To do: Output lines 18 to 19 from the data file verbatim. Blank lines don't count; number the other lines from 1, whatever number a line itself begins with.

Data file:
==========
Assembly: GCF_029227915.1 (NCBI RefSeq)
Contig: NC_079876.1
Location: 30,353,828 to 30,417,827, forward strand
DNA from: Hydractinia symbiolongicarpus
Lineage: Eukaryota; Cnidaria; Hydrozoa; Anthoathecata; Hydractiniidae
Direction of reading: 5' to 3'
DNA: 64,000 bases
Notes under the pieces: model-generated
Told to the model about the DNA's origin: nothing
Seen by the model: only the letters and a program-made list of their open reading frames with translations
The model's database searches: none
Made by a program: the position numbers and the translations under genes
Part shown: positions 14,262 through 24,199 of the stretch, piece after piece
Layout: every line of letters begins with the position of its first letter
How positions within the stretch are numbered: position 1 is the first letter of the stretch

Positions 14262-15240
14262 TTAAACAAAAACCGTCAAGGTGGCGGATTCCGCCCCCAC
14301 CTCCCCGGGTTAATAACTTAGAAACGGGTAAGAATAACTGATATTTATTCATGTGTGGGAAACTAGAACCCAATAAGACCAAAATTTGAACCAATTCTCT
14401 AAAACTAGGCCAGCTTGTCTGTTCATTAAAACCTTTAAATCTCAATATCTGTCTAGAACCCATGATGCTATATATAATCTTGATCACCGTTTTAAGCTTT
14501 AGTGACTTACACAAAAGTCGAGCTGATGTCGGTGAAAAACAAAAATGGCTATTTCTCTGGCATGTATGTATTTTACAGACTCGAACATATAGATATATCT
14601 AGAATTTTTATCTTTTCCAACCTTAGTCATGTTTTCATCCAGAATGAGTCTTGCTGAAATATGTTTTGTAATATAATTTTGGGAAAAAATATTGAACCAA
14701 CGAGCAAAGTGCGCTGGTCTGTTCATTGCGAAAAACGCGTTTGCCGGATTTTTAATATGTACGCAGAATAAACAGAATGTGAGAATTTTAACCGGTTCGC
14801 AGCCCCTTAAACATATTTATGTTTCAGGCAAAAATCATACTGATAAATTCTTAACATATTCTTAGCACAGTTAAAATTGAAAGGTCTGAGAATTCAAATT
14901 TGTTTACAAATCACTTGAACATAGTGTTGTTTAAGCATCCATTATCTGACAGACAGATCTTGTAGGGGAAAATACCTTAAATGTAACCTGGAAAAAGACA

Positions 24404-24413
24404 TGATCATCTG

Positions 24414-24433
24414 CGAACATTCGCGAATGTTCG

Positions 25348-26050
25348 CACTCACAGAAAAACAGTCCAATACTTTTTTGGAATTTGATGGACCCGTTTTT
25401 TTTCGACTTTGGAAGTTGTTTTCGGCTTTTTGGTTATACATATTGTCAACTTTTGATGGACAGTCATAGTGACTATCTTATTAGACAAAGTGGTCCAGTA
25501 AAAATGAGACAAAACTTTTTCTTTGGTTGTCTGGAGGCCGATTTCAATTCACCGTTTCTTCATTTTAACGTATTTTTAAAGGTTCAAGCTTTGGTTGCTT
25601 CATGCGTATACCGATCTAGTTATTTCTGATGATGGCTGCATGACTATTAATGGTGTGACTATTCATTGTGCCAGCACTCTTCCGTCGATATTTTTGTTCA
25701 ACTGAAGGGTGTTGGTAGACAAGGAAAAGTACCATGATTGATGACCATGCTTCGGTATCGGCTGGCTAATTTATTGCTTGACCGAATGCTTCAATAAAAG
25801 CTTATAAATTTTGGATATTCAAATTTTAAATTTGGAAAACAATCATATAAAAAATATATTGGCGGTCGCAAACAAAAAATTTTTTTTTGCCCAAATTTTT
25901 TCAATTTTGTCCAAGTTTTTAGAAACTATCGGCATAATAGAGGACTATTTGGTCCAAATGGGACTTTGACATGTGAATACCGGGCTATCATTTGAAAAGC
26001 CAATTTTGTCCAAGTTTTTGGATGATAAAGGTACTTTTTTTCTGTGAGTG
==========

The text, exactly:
14301 CTCCCCGGGTTAATAACTTAGAAACGGGTAAGAATAACTGATATTTATTCATGTGTGGGAAACTAGAACCCAATAAGACCAAAATTTGAACCAATTCTCT
14401 AAAACTAGGCCAGCTTGTCTGTTCATTAAAACCTTTAAATCTCAATATCTGTCTAGAACCCATGATGCTATATATAATCTTGATCACCGTTTTAAGCTTT